You're right that we need to talk about this differently with children of different ages and races. Unfortunately, the experience of racism is a daily occurrence for families of color, so it's a frequent discussion in many African American and Hispanic homes. I don't think I'm the person to give advice on that conversation, but I want to acknowledge how heart-breaking it must be to have to explain to your child that the color of his skin means he may not be treated fairly by our society, that he runs even the risk of death if he happens to be in the wrong place at the wrong time.
It would be facile--and just plain not true--to say "Stay out of trouble and you'll be fine." It's easy to give examples of African American men who have been killed when they had not committed a crime and were not resisting arrest; Eric Garner is only the most recent. Cory Booker, US Senator from New Jersey, was my son's age when he graduated from Stanford, was honored as a Rhodes Scholar, and then was jumped by six police officers with their guns drawn. They held him for half an hour as a dangerous criminal, barking at him "I said don't move!" while he was praying and shaking. My children, who are protected from such situations because of the color of their skin, would have been shaking and praying too, but would probably would have tried to assert their rights. That would may well have gotten Booker killed.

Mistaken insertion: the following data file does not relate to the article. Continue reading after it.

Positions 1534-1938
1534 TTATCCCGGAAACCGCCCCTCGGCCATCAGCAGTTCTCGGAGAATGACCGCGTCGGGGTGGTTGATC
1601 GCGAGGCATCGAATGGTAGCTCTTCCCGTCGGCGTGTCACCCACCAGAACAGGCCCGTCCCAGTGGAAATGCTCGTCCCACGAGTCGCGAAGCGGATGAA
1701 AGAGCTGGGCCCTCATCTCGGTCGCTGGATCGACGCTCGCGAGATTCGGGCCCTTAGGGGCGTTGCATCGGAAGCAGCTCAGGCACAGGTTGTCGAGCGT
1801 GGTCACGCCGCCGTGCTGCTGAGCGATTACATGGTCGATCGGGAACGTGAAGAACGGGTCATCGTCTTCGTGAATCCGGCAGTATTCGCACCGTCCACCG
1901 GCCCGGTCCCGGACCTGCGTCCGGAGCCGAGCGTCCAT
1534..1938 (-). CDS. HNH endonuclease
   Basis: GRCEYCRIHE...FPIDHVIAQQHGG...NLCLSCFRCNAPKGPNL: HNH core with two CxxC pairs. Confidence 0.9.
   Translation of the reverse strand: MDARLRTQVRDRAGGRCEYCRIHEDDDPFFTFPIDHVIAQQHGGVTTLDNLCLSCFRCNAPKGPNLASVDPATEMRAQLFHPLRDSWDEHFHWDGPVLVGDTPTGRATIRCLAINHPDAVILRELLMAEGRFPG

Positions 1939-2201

White families often ignore the issue of racism because it makes us uncomfortable, and because we assume that it doesn't affect our children. But racism dehumanizes all of us. We can only end racism by talking with all of our children about how it unfair it is, by admitting that all of us have a tendency to judge people based on appearance, by pointing out the terrible cost to people of color but also to our entire society, and by teaching our children that treating all people fairly matters.
Many white parents talk about heroes like Rosa Parks and Martin Luther King, and about slavery. We also need to talk about institutionalized racism and about privilege. These are tough issues to discuss, even with adults. So maybe the easiest way to teach children about them is with stories. So, for instance, my son told me today that he remembers a time when we ran to catch a bus, when he was ten. After we got on the bus, I told him that friends of mine, who were black, had forbidden their son to run in public, even to catch a bus. They were afraid that a police officer would assume that he was running from a crime and should be apprehended. (Attorney General Eric Holder tells a story of how this happened to him when he was already a federal prosecutor.) My son was horrified, naturally, and this evolved into a discussion about privilege, which he remembers ten years later. Of course, over the years that ongoing conversation was amplified by my children's own experiences; such as watching their friends of color be repeatedly stopped and searched by police officers, when neither of my children were ever searched.
So how can we talk with our children about these recent incidents? Obviously each parent will have a somewhat different perspective, so what we choose to say might be different. I can only tell you what I would say. Let's take this by age.